Linked by Thom Holwerda on Tue 6th Sep 2011 21:57 UTC
PDAs, Cellphones, Wireless In the US wireless market, AT&T is currently attempting to buy T-Mobile to create one heck of a behemoth wireless provider. While earlier this week the US government already filed a lawsuit to block the merger, citing antitrust concerns, US carrier Sprint has now also filed a lawsuit to block the merger.
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So ...
by WorknMan on Tue 6th Sep 2011 23:41 UTC
Member since:

Last I heard, T-mobile was bleeding subscribers. That being the case, what happens if the merger doesn't go thru, and T-mobile goes belly-up? Will we be any better off?

Reply Score: 2

RE: So ...
by robojerk on Tue 6th Sep 2011 23:45 in reply to "So ..."
robojerk Member since:

If T-Mobile had to be bought, I'd rather Sprint buy them.

A triopoly is better than a duopoloy. We're already getting screwed.

Reply Parent Score: 3

RE[2]: So ...
by kaiwai on Wed 7th Sep 2011 06:33 in reply to "RE: So ..."
kaiwai Member since:

If T-Mobile had to be bought, I'd rather Sprint buy them.

A triopoly is better than a duopoloy. We're already getting screwed.

It won't matter a single iota until there is a banning of locked phones and you can purchase then outside of the wall garden that the mobile phone companies operate inside the United States. It truly is amazing when I see how the mobile phone companies operate in the US; if they're not raping you by charging the receiving party for a phone call or text message they're turning around and locking off your ability to purchase a phone on the market and then select the carrier with the two choices being independent of each other.

Good lord, don't get me started on coverage - the last thing the US needs is an even more fragmented marketplace. Like I've said, looking at the US is like watching New Zealand and Australia from 15 years ago - its a really bad joke but the average American on this forum thinks (to quote George Carlin) "everything is fine and f-cking dandy!".

Reply Parent Score: 7

Wrong technology
by wocowboy on Wed 7th Sep 2011 10:32 in reply to "RE: So ..."
wocowboy Member since:

Sprint uses CDMA technology, a whole different animal than GSM which T-Mobile uses. Sprint would have to change out all the equipment from every T-Mobile cell site at an astronomical cost,and they are not about to do that after the debacle of trying to integrate Nextel into their network that they went through several years ago. It just couldn't e done, and Nextel is just like a vestigial appendage that Sprint can't really use but has to keep around because a very few customers really have to have.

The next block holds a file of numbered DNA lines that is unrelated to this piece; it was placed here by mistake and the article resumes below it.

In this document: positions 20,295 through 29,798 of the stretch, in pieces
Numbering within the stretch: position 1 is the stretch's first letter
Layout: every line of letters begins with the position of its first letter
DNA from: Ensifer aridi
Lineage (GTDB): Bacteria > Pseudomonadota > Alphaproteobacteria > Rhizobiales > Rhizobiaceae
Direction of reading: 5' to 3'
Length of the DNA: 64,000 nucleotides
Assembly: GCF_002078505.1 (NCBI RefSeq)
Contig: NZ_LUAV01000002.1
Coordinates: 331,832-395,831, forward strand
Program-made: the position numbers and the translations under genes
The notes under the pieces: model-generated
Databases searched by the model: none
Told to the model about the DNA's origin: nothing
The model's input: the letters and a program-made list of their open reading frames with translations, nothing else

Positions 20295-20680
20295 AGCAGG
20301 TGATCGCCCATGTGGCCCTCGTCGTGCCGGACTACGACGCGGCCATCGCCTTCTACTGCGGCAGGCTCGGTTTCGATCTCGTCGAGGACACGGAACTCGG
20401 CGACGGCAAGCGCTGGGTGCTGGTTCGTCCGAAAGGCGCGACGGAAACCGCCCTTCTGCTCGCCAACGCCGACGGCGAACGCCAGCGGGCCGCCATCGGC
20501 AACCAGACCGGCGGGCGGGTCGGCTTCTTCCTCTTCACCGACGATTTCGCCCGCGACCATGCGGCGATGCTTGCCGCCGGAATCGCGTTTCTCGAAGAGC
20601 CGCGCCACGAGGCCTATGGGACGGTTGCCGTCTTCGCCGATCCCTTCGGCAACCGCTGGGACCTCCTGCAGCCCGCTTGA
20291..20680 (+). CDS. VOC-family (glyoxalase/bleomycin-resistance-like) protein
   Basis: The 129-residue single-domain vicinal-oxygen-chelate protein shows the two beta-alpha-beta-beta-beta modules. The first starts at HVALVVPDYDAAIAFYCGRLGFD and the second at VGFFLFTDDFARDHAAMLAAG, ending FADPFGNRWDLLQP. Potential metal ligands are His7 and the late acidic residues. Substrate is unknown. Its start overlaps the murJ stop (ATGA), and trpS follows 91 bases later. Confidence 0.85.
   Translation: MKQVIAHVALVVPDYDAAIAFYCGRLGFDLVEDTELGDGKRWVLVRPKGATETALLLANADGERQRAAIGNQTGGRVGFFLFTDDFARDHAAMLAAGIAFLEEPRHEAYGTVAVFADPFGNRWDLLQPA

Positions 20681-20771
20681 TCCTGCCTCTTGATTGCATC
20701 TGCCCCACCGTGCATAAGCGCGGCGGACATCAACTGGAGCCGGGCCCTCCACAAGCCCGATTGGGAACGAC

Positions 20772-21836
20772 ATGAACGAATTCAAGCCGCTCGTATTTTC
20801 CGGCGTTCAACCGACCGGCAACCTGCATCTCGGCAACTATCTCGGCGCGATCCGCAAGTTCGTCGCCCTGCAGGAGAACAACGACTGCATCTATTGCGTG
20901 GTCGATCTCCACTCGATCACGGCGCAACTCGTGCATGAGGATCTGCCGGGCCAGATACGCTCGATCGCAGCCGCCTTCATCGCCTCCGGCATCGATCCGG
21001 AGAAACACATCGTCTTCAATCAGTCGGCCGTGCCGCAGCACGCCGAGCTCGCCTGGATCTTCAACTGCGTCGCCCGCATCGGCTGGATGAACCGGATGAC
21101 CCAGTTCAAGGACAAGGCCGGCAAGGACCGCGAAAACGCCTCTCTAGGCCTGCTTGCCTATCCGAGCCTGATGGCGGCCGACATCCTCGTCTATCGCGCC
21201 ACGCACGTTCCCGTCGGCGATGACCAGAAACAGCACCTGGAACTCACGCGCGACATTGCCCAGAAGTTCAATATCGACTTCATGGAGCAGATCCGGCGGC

Reply Parent Score: 1

RE: So ...
by metalf8801 on Wed 7th Sep 2011 03:26 in reply to "So ..."
metalf8801 Member since:

"If the deal gets squelched, the carrier will pay T-Mobile a $3 billion break-up fee."

Reply Parent Score: 2

RE: So ...
by Morgan on Wed 7th Sep 2011 05:53 in reply to "So ..."
Morgan Member since:

I think there's a pretty good chance the deal will not come to be. AT&T doesn't want that of course; they'd rather pay the $39 billion and get rid of a competitor than pay the $3 billion plus spectrum and towers, and get nothing. But I can actually say I'm proud of my government for this! I just hope they maintain their position all the way through.

(What follows is my own personal situation and feelings towards the merger, so feel free to ignore if you feel that it would be off-topic.)

I'm biding my time. If the deal goes through despite the lawsuits, I will leave T-Mobile/AT&T and go with either Verizon or Virgin Mobile. That's going to royally suck, as right now I have a family member and a friend on my account and they would each have to take over the contracts (which would then be AT&T and neither of them want that). I left AT&T because their formerly wonderful customer service (was a Premier customer for many years) started tanking around the end of 2009.

It also sucks because that would make AT&T the only major GSM carrier, and certainly the only one in my area, on the outskirts of Atlanta. That means giving up my very nice phone that just got a Gingerbread update from the carrier. T-Mobile has a strong presence here, much more than in other metro areas apart from San Francisco and New York City, and with the bleeding of customers you mentioned (yes it's happening) I'm starting to feel alone.

I loathe Verizon, but to get anywhere near the plan and phone I have now would require it. Virgin Mobile is my backup, as they carry decent Android phones and as little as I talk, the $35/month plan with unlimited data/text and 300 minutes would be more than enough. I find I talk maybe 100 minutes a month, and if I have to make a long-term call from home I would just use my Bluetooth headset on my laptop with Google Voice. However, they are really Sprint, and the only thing I don't like about them is really spotty coverage in my area. Look on their coverage map and you will see large swaths of dead air all over North Georgia.

Now, there is always the possibility that the deal won't go through, in which case I'll stick with T-Mobile...for now. If their level of customer service continues to drop or their prices continue to rise, I might jump ship anyway. I would hate that, as T-Mobile is the first carrier I've really enjoyed since the Cingular days.

Reply Parent Score: 2